The Meze 99 Classics, Very Fun, Very Tasty Measurements

Click on graphs image to download .pdf for closer inspection.

Raw measurements show some significant variation in seal as I moved position on the head, possibly evidencing pull from the headband wanting to torque the bottom of the earpiece away from the head.

Though dropping off in the bottom octave, bass from 40Hz to around 200 Hz has a 5dB boost over the base mid-range reference point (roughly -30dB @ 250Hz on raw response). Thereafter it starts a slow climb to 1Khz, at which point it starts climbing faster to its eventual peak at 3kHz. The profile between 40Hz and 3kHz is as close a match to the Harman Target Response as I've seen. (Shown in black below.)

Raw response plots show a somewhat hurky-jerky fall above 3kHz, but the level at 10kHz lines up nicely with the mid-range reference, and a dip around 5-7kHz is sometimes seen as advantageous in removing piercing sibilance. I'd call this a very good response.

30Hz square waves are quite hump backed, and the trailing corner is below zero at the start of the next transition. These features typically evidence phase shift in the low frequencies, typically heard as "loose" bass. I did hear this and thought it evident but not excessive. In fact, it may add some warmth and charm to the listening experience in this case—I don't say that with a lot of comfort, but that's how I heard it.

Similarly, we can glance over at the THD+noise plot and see rising distortion in the bass, which also colored the presentation mildly...and again, not overly detracting to my listening experience. Weird.

300Hz square wave has terrific shape; the leading edge rise is to be expected with the bump in frequency response at 3kHz from the concha focussing effect. Subsequent spuria are very low, as can also be seen in the surprisingly clean impulse response. Very, very, nice.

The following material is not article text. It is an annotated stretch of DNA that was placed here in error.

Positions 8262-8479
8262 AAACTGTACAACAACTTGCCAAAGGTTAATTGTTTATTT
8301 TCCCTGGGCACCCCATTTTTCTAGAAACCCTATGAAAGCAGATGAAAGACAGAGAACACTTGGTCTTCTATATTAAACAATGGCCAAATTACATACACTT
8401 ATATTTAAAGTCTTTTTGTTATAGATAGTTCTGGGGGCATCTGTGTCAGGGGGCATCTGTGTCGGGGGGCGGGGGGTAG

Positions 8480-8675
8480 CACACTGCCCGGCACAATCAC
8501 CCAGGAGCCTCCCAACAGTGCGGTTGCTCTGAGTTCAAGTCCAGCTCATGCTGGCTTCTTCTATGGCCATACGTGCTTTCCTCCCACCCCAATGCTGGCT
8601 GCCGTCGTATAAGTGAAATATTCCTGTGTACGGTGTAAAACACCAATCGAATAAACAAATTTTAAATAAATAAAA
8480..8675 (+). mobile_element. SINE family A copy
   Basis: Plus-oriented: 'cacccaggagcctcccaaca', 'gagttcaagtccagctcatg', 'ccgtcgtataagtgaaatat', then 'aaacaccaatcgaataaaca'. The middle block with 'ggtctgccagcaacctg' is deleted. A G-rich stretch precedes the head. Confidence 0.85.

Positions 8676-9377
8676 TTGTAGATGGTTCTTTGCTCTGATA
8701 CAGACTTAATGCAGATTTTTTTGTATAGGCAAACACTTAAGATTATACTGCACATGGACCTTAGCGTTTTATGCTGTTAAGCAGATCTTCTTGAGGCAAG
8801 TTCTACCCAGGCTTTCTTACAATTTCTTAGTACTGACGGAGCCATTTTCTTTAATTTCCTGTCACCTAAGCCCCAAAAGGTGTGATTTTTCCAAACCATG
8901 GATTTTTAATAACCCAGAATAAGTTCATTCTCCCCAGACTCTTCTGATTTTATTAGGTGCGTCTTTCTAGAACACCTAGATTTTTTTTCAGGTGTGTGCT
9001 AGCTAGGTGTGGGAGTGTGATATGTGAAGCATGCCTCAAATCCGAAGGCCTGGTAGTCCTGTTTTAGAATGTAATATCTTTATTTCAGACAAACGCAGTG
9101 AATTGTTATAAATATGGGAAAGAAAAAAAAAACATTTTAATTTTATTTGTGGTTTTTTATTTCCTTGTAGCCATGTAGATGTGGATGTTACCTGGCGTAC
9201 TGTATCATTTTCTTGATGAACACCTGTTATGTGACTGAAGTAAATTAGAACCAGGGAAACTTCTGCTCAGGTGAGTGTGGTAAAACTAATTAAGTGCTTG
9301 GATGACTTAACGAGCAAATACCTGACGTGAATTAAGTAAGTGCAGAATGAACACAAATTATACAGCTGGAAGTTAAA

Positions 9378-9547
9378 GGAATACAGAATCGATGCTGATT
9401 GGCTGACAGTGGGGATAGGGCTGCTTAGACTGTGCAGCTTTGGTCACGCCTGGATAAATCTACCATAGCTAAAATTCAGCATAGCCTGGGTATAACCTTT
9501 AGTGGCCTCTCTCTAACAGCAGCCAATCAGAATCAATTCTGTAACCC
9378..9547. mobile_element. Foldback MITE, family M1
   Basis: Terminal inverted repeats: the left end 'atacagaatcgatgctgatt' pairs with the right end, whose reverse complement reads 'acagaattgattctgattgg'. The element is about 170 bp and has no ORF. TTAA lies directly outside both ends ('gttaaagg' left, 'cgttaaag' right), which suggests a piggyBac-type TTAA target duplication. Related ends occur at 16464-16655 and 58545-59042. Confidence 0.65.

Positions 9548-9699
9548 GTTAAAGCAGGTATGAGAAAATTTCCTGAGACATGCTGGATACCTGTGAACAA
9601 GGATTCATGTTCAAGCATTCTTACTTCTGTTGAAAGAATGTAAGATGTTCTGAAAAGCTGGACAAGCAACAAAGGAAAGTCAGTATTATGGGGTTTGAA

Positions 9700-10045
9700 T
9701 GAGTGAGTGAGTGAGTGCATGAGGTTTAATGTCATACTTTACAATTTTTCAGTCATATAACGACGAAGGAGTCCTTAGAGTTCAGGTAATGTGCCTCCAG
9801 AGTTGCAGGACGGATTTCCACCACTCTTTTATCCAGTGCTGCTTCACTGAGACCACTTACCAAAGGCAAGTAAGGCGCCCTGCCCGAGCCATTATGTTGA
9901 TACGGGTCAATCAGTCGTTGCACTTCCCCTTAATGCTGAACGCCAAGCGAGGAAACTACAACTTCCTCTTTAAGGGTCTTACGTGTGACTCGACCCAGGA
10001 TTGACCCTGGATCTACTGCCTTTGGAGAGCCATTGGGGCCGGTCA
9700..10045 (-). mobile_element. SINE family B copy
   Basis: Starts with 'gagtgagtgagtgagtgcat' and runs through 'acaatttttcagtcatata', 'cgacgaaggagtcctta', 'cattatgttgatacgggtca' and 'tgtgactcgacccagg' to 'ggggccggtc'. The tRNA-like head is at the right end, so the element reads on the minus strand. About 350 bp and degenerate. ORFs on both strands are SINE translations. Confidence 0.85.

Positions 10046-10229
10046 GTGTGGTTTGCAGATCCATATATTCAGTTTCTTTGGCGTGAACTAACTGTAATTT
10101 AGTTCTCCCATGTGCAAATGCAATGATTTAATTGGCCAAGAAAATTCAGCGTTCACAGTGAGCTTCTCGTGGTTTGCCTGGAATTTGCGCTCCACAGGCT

This very clean transient response may be responsible for the excellent imaging of these cans, and the lack of stridence and glare in the treble.

Distortion above 150Hz is very low and remains so throughout. I've rarely seen a dynamic drive headphone with such low distortion in the mid-range and treble. The 100dB plot remains below the 90dB plot above 200Hz indicating good power handling.

Impedance plot shows a fairly well behaved headphone, but for a little roughness between 3-6kHz. This usually points towards the acoustics of the small spaces around the driver. The roughness may be showing where the engineers were tweaking this area to behave well in its frequency response. Roughness can also mean poor design, but, man, with a headphone that sounds this good I've got to think bumps just show where they were tweaking.

Isolation is -17dB broadband, and the isolation plot looks slightly less than average for a headphone of this type.

Efficiency is a 90dBspl at the ear for a miniscule 21mVrms, which will allow this headphone to play quite loud from a phone. Couple this with the good power handling and all the other measurements and you've got a great headphone for mobile use.

Meze Headphones